Linked by Thom Holwerda on Fri 16th Dec 2005 14:57 UTC, submitted by mlauzon
Windows "Microsoft will move the graphics for its next version of Windows outside of the operating system's kernel to improve reliability, the software giant has told Techworld. Vista's graphics subsystem, codenamed Avalon and formally known as the Windows Presentation Foundation, will be pulled out the kernel because many lock-ups are the result of the GUI freezing, Microsoft infrastructure architect Giovanni Marchetti told us exclusively yesterday."
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RE: It's about time
by prismX on Fri 16th Dec 2005 15:36 UTC in reply to "It's about time"
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It looks like people have a short memory. Graphic drivers did not run in kernel mode until Windows NT 4. It was included to boost performance, as graphic was rendered by software. Now graphic is rendered by hardware, so there is no need to run these drivers in kernel mode.
Btw, in Linux, graphic drivers do not run in user modes, as monolithic kernel requires compilation of drivers with the specific kernel.

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RE[2]: It's about time
by on Fri 16th Dec 2005 15:42 in reply to "RE: It's about time"
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Actually, with linux and X only a small part is in the kernel. Basically enough stuff to talk to the video card and to the X driver. I'm sure Microsoft has the same kind of thing, only standardized for all drivers.

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RE[3]: It's about time
by oxygene on Sat 17th Dec 2005 08:53 in reply to "RE[2]: It's about time"
oxygene Member since:

though XFree86 (and derivatives) need root privileges to gain access to I/O port access (and various other things), which is basically the same as a restricted kernel level (the video driver could just as well flood the IDE I/O ports, no protection being done there).

the only reason they need kernel drivers every now and then is for interrupt handling, dma and the like - stuff that ends up in a kernel trap and needs handling from there on.

there are designs to make that more secure: miniports on winNT (for a decade or so, and many drivers actually run in userland already - it's not that much of a change for microsoft), beos' accelerants, kgi on linux (shot to death before it was really born)

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RE[2]: It's about time
by on Fri 16th Dec 2005 19:23 in reply to "RE: It's about time"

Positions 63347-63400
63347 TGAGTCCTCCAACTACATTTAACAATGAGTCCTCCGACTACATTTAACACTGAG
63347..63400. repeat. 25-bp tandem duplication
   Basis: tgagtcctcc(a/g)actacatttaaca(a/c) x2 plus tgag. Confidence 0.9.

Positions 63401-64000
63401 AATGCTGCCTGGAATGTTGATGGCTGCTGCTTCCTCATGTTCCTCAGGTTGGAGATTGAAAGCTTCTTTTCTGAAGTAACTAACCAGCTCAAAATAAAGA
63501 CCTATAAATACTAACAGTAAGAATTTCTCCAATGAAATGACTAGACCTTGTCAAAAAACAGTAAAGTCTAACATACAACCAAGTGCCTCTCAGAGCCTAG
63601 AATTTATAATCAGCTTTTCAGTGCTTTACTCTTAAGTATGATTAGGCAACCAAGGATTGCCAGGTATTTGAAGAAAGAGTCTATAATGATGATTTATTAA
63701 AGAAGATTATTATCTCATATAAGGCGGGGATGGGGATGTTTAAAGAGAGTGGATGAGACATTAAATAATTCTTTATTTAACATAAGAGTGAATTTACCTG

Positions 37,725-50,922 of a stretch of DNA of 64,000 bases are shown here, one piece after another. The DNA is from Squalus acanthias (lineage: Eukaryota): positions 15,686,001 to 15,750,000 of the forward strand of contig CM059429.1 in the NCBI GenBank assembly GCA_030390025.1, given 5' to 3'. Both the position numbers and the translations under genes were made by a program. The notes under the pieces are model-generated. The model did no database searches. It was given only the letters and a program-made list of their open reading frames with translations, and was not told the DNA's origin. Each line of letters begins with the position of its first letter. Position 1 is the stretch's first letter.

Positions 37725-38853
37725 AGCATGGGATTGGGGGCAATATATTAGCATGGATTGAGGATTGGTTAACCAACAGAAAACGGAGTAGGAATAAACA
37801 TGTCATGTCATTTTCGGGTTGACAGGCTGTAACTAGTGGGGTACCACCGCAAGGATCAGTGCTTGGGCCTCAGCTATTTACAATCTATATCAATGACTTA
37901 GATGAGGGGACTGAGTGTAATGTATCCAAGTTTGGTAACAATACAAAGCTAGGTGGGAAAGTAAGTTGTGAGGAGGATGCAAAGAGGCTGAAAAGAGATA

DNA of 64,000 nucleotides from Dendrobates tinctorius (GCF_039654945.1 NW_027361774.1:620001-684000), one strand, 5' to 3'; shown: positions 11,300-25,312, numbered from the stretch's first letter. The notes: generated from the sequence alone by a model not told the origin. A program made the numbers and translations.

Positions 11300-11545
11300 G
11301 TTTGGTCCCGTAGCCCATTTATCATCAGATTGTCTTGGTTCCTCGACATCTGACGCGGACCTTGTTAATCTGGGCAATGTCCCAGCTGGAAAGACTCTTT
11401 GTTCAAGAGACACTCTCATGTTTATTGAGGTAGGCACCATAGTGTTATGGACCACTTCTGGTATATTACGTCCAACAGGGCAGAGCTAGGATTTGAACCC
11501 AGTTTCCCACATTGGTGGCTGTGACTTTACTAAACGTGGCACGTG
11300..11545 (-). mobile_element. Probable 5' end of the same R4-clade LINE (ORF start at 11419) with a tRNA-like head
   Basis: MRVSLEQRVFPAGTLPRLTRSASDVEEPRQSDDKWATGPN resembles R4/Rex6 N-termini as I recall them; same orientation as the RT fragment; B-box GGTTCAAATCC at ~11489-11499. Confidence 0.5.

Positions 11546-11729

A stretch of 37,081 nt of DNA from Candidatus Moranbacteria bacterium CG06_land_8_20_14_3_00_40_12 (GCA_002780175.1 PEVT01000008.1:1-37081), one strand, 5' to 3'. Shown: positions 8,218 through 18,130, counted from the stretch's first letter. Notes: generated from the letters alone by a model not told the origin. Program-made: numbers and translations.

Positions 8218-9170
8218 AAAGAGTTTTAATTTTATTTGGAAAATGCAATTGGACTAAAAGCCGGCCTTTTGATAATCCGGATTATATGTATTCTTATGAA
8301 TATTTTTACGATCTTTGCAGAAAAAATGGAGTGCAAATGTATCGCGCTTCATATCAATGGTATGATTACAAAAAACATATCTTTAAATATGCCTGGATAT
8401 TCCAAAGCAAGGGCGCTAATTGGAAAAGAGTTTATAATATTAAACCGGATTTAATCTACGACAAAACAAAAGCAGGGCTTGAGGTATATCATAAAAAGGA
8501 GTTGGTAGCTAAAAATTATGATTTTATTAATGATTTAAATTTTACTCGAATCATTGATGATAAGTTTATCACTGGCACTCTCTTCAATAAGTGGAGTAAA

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For clarification, graphics *drivers* have always run in the kernel in Win32 systems: the question is how much of GDI/other GUI stuff has run in kernel space, and what percentage of what's currently being done by a graphics driver in kernel space was done in user space.

BeOS has always had a very sane way of doing this, having a minimal amount of code of a driver in kernel space, and an "accelerant" that's called from the App_Server (the user space program that controls the GUI and does all drawing) that simplifies writing graphics drivers while adding to stability. The more stuff you can remove from kernel space, the better stability and easier it will be to create drivers, and create correct drivers. It may (perhaps) have some amount of performance overhead, but it doesn't appear in BeOS to be a major performance eater.

Now, what will be very interesting is to see how Microsoft changes things with their move of putting more back in user space, when it comes to 3D acceleration performance. But if you think about it, if the 3D rendering is GPU-limited, even this move won't make a significant difference with modern hardware.

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RE[3]: It's about time
by rayiner on Fri 16th Dec 2005 19:40 in reply to "RE[2]: It's about time"
rayiner Member since:

The performance implications of userspace graphics depend a lot on the underlying hardware. As hardware has gotten more advanced, the effective latency to it has gone up, making more indirect methods of accessing it less expensive.

Consider a primitive 2D accelerator. It has some memory mapped I/O registers that applications write directly draw primitives. Now, in a protected system, you cannot have the graphics driver running in the client's address space, so what you do have the client call into the kernel and allow the kernel driver to do the I/O writes. Putting this in the kernel is more performant in this scenario than having a server, because you don't have a context switch.

Now, consider a modern 3D accelerator. You can program them via MMIO, but to achieve the best performance, you have to use the DMA engine and control the GPU via command packets. In this model, you can put most of the graphics driver, the part that constructs the actual command packets, in user space. This is very fast (a local library call is faster than either IPC or a kernel call), and still secure (the user space driver cannot actually bang registers and cause a system crash). Now, you have a kernel call (or an IPC --- it doesn't matter a whole lot, because command packets are big enough that they don't get sent all very frequently) that verifies the command packet, and programs the DMA engine to upload it to the GPU. This overall mechanism is both secure and quite fast --- once you're constructing command packets anyway, a little overhead in moving them around doesn't matter so much.

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